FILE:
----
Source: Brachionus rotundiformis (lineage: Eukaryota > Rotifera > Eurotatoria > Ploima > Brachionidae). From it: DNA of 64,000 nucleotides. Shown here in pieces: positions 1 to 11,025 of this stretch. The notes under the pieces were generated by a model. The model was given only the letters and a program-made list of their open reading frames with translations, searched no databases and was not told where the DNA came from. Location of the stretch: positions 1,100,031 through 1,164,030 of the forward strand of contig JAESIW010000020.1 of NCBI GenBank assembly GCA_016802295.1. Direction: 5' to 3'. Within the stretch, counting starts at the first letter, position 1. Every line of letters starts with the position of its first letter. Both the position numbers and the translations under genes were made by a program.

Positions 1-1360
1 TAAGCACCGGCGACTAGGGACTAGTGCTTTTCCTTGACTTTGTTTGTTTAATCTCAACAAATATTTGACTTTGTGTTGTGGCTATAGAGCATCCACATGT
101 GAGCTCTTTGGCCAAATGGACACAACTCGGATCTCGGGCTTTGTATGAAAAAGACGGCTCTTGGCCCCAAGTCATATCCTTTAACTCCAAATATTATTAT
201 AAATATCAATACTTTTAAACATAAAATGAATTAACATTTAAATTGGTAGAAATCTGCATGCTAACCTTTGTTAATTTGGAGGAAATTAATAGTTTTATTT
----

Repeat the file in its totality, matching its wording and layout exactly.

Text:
Source: Brachionus rotundiformis (lineage: Eukaryota > Rotifera > Eurotatoria > Ploima > Brachionidae). From it: DNA of 64,000 nucleotides. Shown here in pieces: positions 1 to 11,025 of this stretch. The notes under the pieces were generated by a model. The model was given only the letters and a program-made list of their open reading frames with translations, searched no databases and was not told where the DNA came from. Location of the stretch: positions 1,100,031 through 1,164,030 of the forward strand of contig JAESIW010000020.1 of NCBI GenBank assembly GCA_016802295.1. Direction: 5' to 3'. Within the stretch, counting starts at the first letter, position 1. Every line of letters starts with the position of its first letter. Both the position numbers and the translations under genes were made by a program.

Positions 1-1360
1 TAAGCACCGGCGACTAGGGACTAGTGCTTTTCCTTGACTTTGTTTGTTTAATCTCAACAAATATTTGACTTTGTGTTGTGGCTATAGAGCATCCACATGT
101 GAGCTCTTTGGCCAAATGGACACAACTCGGATCTCGGGCTTTGTATGAAAAAGACGGCTCTTGGCCCCAAGTCATATCCTTTAACTCCAAATATTATTAT
201 AAATATCAATACTTTTAAACATAAAATGAATTAACATTTAAATTGGTAGAAATCTGCATGCTAACCTTTGTTAATTTGGAGGAAATTAATAGTTTTATTT